Minimum Distance Separation (MDS) Formulae
Table of Contents
The Minimum Distance Separation (MDS) Formulae are land use planning tools that determine a recommended separation distance between a livestock barn, manure storage or anaerobic digester and another land use. The objective of MDS is to prevent land use conflicts and minimize nuisance complaints related to odour. MDS does not account for other nuisances such as noise or dust. MDS is a two-way approach that is made up of two separate, but related, formulae.
MDS I provides the minimum distance separation between proposed new development and any existing livestock barns, manure storages and/or anaerobic digesters located in areas where the keeping of livestock is permitted.
MDS II provides the minimum distance separation between proposed new, enlarged, or remodelled livestock barns, manure storages and/or anaerobic digester and existing or approved development located in areas where the keeping of livestock is permitted.
The MDS Formulae are based on five factors:
The calculated setback distances will vary based on these five factors, and will result in unique distances for different types of operations in different circumstances and locations. In Ontario's rural and prime agricultural areas, the Provincial Policy Statement, 2014, requires that new land uses, including the creation of lots and new or expanding livestock facilities, comply with the MDS Formulae. References to MDS are to be included in municipal planning documents such as zoning by-laws and official plans. Before a land use planning approval can be given, or a building permit can be issued, conformity to MDS setbacks must be demonstrated.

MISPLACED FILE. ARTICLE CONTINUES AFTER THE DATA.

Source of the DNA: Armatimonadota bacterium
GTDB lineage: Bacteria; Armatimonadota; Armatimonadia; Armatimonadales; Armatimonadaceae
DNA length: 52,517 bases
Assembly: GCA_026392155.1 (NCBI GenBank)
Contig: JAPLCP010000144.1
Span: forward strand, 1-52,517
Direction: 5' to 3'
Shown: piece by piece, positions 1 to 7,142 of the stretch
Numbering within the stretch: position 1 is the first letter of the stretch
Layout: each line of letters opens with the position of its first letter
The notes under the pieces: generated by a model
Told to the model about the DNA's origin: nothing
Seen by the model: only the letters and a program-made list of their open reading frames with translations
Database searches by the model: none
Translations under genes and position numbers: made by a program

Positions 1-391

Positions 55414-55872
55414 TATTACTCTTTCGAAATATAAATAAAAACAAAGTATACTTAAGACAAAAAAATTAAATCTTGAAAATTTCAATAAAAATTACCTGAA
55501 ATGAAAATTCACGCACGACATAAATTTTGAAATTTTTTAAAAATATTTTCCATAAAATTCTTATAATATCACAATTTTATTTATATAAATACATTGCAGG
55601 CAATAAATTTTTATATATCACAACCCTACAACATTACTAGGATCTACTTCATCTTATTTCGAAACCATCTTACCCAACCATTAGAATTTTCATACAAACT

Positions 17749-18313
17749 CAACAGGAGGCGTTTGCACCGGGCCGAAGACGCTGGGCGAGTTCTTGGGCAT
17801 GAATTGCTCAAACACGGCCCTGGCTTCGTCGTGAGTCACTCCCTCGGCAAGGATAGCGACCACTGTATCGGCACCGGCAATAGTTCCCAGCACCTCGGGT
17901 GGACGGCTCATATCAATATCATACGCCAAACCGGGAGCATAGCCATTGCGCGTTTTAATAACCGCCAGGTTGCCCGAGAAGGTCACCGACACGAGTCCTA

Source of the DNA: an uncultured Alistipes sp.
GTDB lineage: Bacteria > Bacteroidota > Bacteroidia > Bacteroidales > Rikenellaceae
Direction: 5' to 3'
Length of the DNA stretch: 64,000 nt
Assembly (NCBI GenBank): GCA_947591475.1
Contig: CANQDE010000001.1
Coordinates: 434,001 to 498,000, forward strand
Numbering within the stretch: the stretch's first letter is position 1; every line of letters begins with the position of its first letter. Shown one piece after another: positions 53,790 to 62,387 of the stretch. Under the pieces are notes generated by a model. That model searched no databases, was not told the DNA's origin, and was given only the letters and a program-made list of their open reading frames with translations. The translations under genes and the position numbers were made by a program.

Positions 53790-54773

The most current version of the MDS is found in Publication 853, The Minimum Distance Separation (MDS) Document Formulae and Guidelines for Livestock Facility and Anaerobic Digester Odour Setbacks. The changes are effective as of March 1, 2017, and replace all former versions of the formulae.
Visit the OMAFRA website for more information about Publication 853.
In February 2017, you can:
The concept of controlling the separation of livestock barns from other, potentially incompatible, land uses originated in Ontario in 1970 with the introduction of the document, A Suggested Code of Practice. To address nuisance issues associated with odour, A Suggested Code of Practice recommended fixed minimum separation distances between livestock or poultry barns and neighbouring houses, residential zones, lot lines and roads.
While A Suggested Code of Practice contained a framework for the building or expanding of livestock barns, it provided little protection for livestock operations from encroachment by other land uses. In 1976, the Agricultural Code of Practice was introduced to address concerns not accounted for by the previous approach. One of its significant additions was the provision of a two-way approach to separating livestock and poultry barns from non-compatible uses, and vice-versa. It also introduced a sliding scale for separation distances to better accommodate the range of sizes and types of livestock operations that exist. The previous approach applied fixed distances, which were often either too restrictive or too lenient.
The Agricultural Code of Practice created two formulae that mirror the approach that is still taken in the current MDS Formulae. The MDS I formula was established to determine the minimum separation distances between proposed new development and existing livestock facilities and/or permanent manure storages. The MDS II formula was developed to determine the minimum separation distances between proposed new, enlarged, or remodelled livestock facilities and/or permanent manure storages and other existing or approved development.